Are Prisons Obsolete?: An Open Media Book

Front Cover
ReadHowYouWant, Oct 8, 2010 - 180 pages
75 Reviews
With her characteristic brilliance, grace and radical audacity, Angela Y. Davis has put the case for the latest abolition movement in American life; the abolition of the prison. As she quite correctly notes, American life is replete with abolition movements, and when they were engaged in these struggles, their chances of success seemed almost unthinkable. For generations of Americans, the abolition of slavery was sheerest illusion. Similarly, the entrenched system of racial segregation seemed to last forever, and generations lived in the midst of the practice, with few predicting its passage from custom. The brutal, exploitative (dare one say lucrative?) convict-lease system that succeeded formal slavery reaped millions to southern jurisdictions (and untold miseries for tens of thousands of men, and women). Few predicted its passing from the American penal landscape. Davis expertly argues how social movements transformed these social, political and cultural institutions, and made such practices untenable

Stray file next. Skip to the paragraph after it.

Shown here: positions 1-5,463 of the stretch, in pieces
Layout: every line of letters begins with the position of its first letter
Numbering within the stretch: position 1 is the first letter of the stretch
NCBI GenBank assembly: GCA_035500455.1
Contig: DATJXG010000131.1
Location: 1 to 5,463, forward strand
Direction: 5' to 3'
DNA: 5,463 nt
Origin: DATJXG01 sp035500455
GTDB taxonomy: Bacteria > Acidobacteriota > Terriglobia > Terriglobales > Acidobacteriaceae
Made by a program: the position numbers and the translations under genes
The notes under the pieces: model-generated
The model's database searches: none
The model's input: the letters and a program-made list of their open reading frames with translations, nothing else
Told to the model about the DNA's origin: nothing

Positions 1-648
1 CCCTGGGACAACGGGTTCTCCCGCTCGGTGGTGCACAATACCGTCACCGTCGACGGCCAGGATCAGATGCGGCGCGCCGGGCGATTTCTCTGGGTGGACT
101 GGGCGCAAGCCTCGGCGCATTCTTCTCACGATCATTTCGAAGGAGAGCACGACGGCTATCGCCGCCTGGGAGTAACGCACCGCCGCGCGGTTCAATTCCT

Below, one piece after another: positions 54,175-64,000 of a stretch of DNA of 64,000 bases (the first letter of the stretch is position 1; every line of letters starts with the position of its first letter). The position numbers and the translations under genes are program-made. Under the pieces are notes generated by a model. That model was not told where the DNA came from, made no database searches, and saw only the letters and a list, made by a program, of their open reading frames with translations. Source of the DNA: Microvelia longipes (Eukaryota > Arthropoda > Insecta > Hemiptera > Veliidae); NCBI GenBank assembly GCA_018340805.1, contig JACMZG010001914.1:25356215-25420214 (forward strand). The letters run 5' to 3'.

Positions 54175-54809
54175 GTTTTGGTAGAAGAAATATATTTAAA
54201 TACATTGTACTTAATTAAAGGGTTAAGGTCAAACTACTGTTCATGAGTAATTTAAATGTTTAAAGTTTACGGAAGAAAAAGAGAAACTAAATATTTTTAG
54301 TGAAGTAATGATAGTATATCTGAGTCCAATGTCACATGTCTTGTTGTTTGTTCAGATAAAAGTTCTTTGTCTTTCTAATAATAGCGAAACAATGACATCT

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A great introduction to concept of prison abolition. - Goodreads
Short, easy to read, and brilliant. - Goodreads
It's well-written and researched for being a tiny book. - Goodreads
A short introduction into the antiprison movement. - Goodreads
Intro to Decarceration. - Goodreads

Review: Are Prisons Obsolete?

User Review  - Quin Rich - Goodreads

An excellent introduction to the inherent injustices of the prison system, its history, the emergence of the prison-industrial complex, and abolitionist approaches to the prison. Davis expertly ... Read full review

Review: Are Prisons Obsolete?

User Review  - Nico Ducharme - Goodreads

sad. Read full review

About the author (2010)

Angela Y. Davis is Professor Emerita of History of Consciousness at the University of California and author of many books including Women, Race and Class and Are Prisons Obsolete? She is a much sought after public speaker and internationally known feminist scholar, prison abolitionist, and advocate for social justice.

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